3. HarolD Dean says

    What about raw cow or goat milk? I don’t cotton much to goat milk.
    How long should one stay exposed to the sun in order to get e nuf Vit. D?

  4. Alexis says

    I take Vitamin D as recommended by my integrative doctor – after being discovered to be deficient – my daughter was also deficient – the thing is we both had a TAN when we tested deficient – I’ve never worn sunscreen – tan easily but don’t have super dark skin – more light olive. I keep reading how the sun is the best source but it didn’t seem to make any difference with me or my daughter! No one seems to address this issue in the various articles I’ve read. I was full of heavy metals (not sure about daughter) and have read something about those interfering with the synthesis of Vitamin D. Obviously something does!

  5. Rickey Singh says

    Dr. Wright, How much exposure is considered enough? Do I have to be in direct sunligh? Can I get enough through the glass on my window.
    Thank you in anticipation of your response.

  6. Lauren says

    My husband, sons and I are taking 4000IUs a day since we live in Washington state. I take that to mean that supplementation is the next best option because no one gets enough from their diet unless their vigilant about what they’re eating and drinking.

  7. Rickey Singh says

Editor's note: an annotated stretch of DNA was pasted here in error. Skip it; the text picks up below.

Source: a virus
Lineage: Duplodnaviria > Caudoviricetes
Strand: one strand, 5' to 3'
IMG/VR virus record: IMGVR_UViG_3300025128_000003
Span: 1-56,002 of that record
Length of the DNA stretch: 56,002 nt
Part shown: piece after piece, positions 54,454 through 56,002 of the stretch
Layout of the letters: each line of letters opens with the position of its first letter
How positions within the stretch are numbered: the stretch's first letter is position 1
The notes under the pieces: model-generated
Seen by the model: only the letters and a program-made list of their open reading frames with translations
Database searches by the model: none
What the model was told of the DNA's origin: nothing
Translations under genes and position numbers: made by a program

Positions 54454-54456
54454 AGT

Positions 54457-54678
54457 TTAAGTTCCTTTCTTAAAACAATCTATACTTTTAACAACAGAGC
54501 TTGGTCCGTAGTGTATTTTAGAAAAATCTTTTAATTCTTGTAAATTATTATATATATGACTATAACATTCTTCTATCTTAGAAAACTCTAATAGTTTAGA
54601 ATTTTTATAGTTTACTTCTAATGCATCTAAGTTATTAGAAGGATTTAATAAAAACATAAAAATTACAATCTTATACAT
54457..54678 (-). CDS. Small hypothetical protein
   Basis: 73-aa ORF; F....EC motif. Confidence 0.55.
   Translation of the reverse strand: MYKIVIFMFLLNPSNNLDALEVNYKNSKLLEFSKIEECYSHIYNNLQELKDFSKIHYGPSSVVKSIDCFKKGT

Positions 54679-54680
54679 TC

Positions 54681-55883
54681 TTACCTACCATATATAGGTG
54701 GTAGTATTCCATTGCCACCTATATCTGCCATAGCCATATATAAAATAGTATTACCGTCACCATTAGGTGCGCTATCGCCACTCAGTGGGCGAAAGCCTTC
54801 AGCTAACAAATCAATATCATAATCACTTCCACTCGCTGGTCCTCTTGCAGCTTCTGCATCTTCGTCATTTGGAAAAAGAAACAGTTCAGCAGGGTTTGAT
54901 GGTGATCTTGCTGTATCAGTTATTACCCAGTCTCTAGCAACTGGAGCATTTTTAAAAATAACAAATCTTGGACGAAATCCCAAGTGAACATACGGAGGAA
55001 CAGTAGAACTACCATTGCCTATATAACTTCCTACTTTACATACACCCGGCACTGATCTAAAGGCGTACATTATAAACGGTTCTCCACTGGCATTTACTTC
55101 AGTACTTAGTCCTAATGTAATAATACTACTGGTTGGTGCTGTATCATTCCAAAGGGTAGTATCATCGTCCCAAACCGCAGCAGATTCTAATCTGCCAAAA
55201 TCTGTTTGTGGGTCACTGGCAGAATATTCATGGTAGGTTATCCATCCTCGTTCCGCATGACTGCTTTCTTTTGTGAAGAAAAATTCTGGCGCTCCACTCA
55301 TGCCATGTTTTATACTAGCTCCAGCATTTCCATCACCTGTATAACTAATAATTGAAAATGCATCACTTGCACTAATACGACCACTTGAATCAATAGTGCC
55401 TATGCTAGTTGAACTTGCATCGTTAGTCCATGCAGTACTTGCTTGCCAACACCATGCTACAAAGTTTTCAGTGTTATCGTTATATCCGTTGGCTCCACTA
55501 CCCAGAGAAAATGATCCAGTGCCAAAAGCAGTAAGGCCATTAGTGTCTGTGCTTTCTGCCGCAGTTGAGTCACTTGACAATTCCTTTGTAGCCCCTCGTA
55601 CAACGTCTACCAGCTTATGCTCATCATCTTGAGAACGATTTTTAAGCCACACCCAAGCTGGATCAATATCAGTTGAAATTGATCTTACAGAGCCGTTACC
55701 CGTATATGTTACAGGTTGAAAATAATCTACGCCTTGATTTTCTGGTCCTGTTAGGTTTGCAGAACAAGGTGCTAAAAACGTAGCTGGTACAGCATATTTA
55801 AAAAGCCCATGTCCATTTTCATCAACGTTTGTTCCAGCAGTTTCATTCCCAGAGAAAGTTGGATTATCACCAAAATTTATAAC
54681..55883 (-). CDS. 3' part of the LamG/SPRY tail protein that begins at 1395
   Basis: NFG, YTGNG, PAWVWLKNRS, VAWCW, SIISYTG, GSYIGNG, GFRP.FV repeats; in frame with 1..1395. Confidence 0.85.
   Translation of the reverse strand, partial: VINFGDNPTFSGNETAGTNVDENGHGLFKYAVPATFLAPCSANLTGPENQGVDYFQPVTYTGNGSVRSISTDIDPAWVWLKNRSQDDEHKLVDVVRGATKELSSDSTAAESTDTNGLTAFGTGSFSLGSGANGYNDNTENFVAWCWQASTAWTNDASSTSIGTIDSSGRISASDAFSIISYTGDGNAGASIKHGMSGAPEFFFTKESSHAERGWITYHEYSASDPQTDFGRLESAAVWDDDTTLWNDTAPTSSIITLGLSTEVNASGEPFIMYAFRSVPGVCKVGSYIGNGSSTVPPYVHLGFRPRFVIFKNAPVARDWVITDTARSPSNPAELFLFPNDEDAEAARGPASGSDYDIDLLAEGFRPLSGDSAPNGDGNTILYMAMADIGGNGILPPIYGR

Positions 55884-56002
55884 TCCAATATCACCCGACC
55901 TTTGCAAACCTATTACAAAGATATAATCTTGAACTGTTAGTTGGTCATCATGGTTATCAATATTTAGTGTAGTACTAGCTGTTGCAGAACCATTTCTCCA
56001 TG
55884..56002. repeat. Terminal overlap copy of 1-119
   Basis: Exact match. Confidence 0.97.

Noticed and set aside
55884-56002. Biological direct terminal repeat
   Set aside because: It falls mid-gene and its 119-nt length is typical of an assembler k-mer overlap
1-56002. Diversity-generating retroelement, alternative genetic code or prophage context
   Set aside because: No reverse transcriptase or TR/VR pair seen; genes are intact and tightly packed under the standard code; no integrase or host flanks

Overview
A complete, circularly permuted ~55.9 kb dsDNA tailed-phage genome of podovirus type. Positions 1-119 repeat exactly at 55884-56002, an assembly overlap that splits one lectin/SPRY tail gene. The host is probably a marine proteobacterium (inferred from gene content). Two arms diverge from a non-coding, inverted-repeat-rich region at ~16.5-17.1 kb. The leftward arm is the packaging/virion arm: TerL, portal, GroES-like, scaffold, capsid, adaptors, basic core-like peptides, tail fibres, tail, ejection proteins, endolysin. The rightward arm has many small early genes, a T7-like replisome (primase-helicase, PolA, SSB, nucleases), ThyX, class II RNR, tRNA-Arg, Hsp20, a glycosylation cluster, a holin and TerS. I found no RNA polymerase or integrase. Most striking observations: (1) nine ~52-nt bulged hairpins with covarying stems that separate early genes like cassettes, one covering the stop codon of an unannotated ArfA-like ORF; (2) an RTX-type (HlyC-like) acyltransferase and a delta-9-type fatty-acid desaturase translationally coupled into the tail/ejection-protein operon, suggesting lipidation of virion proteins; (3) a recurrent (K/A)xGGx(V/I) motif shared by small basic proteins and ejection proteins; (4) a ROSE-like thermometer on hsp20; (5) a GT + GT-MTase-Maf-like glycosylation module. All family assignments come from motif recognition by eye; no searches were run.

Dr. Wright,
    How much exposure to sunlight is considered enough? Can one get enough sun light through a glass windowor car windshield? Would I need to drink anything else so my body can absorb Vitamin D supplements?
    Thank you.

  8. Elizabeth says

    Yes, usually the information you give is complete, Dr Wright. The short article on vit D is infuriating because it gives so little useful information. For example, what foods other than dairy contain Vit D, what forms of supplementation are best, from where are they derived-animal skins, lanolin or plant sourcres? How much Vit D from supplements is too much? Please give more complete information.

  9. Ray says

    I’m a new member here and would welcome the answers to these questions above.

    How much sun exposure is required daily?

    Does sunscreen interfere with processing vit. D?

    Is one kind of vit D supplement better than others in usage by the body?

    Do people vary much in amount of vit D required or exposure to sun required to get said amount?
    Thank you.

  10. Daniel Jacobson says

    Would not sunflower seeds, sunflower sprouts, and growing sunflower greens all be outstanding sources of Vitamin D?

  11. Anonymous says

    Nobody mentioned as to why very tan people who get lots of Sun everyday still come up deficient?
    How about bathing and washing off with harsh soaps the Cholesterol that was Sun Exposed?

    It was said that it takes this some 3 ” Three Days to Soak in ” So washing the oily Cholesterol Off before it gets transferred Trans Dermally is the problem. Nothing against bathing.

    Getting Sqeaky clean after a day in the Sun is not a very good Idea.